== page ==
Defeat of Mississippi´s personhood amendment does not harm the Pro-Life movement

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Although the election was a month ago, anti-Life advocates and media are still touting that the Pro-Life movement is on the decline and losing its momentum because the Personhood Amendment in Mississippi failed to pass in the November 8th election.  However, Pro-Lifers should not be discouraged by Mississippi’s failure to pass the recent Personhood Amendment.  The reality is that Pro-Lifers have a stronger and more politically vigilant way to challenge the abortion agenda in the United States.   

The Pro-Life movement’s number one priority is to stop the 98 percent of abortions that occur out of convenience, yet personhood legislation is not the way to reach that goal right now.  Personhood legislation skips many steps that are crucial to changing hearts, minds, and the legal context of abortion in Texas and the United States.

If a personhood law were to pass, its constitutionality would be challenged.  The lawsuit would move up the courts and would ultimately be heard by the Supreme Court, thereby directly challenging Roe v. Wade.  Having the right number of Pro-Life Supreme Court justices is essential to overturning Roe v. Wade.  Currently, we do not have that number, and a decision by liberal judges would reaffirm Roe and prevent the Pro-Life position from being heard in that court for another several decades.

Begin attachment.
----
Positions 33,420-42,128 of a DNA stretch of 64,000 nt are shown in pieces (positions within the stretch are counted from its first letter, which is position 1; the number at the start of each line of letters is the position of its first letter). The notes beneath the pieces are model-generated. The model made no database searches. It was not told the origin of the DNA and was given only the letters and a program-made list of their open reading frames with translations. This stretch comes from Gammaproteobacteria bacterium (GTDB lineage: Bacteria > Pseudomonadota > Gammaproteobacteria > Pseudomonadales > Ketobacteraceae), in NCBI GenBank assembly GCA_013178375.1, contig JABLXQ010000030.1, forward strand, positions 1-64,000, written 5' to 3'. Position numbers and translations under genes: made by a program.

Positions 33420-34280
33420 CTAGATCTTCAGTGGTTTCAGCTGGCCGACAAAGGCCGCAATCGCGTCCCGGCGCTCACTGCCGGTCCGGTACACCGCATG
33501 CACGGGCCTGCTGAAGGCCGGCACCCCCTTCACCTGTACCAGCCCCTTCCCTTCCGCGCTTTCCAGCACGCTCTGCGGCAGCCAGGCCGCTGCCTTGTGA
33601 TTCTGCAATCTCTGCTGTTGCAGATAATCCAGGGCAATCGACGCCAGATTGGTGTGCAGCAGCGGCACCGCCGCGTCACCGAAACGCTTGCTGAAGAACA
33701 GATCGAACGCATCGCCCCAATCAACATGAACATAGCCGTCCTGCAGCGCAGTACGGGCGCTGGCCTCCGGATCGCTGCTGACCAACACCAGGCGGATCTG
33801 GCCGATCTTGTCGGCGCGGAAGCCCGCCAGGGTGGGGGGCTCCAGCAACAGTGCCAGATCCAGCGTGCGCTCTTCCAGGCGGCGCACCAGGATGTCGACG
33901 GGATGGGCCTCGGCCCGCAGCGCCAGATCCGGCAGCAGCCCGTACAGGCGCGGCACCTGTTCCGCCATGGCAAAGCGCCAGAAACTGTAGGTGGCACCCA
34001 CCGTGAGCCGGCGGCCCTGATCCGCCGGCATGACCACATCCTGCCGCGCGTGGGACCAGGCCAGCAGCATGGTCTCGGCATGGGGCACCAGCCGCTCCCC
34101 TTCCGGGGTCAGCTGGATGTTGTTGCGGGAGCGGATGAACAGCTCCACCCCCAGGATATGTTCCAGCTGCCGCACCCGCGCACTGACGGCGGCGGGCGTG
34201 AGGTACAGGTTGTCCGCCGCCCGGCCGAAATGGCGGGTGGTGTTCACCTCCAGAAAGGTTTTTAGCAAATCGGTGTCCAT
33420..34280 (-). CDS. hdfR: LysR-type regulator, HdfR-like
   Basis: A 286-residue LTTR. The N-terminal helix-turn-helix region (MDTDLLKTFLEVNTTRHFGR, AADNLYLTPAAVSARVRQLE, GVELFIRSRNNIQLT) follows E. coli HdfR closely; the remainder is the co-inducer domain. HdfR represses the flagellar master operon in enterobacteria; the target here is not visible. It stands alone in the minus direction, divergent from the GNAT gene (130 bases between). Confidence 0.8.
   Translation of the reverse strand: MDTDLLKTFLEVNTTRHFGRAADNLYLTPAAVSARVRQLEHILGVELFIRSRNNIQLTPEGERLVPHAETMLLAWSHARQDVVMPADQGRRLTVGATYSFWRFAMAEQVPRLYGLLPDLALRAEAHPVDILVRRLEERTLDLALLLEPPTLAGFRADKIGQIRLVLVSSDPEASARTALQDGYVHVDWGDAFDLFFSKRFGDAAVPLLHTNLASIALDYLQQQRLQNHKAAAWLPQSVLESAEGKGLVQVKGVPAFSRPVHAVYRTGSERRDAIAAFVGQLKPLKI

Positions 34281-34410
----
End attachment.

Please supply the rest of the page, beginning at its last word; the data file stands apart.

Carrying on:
However, we can take a different approach by crafting legislation that will eventually yield the opportunity to successfully overturn Roe v. Wade.  This means defeating abortion through a strategy called incrementalism: educating the nation and proposing, defending and passing Pro-Life laws that protect women and the unborn by regulating the dangerous abortion industry and ensuring that all women seeking abortions are fully informed concerning this life changing decision.  While these laws save Lives, they also legally undermine Roe v. Wade.

For example, one of the most significant incremental approaches was informed consent information that produced the Roe-weakening court opinion Planned Parenthood v. Casey (1992).  This crucial court case opened up the legal right for states to pass strict and detailed informed consent legislation that has a clear prejudice towards Life.  Texas has capitalized on this case by enacting the Woman's Right to Know Act in 2003 and passing the Sonogram Law in 2011.  Another important court cases that weakened Roe v. Wade was Gonzales v. Carhart (2007), which upheld the federal Partial-Birth Abortion Ban.  

Until there are the right number of Anti-Roe votes in the Supreme Court, states and Pro-Life organizations have the responsibility to pass as much Pro-Life legislation that protects the unborn to the best of their ability as well as looking for opportunities to further attack the landmark decision of Roe.  Legislation that seeks to immediately protect women and save unborn lives include: allowing a woman to see her unborn child on a sonogram, limiting funds to America’s largest abortion committer, Planned Parenthood, protecting 20-week and older pain-capable unborn children, and stopping coerced abortion.  

The Mississippi Personhood Amendment’s failure to pass does show that as members of the Pro-Life community, there is much work to be done to transform the hearts of voters and political leaders alike through education, carefully crafted legislation, and prayer.
 

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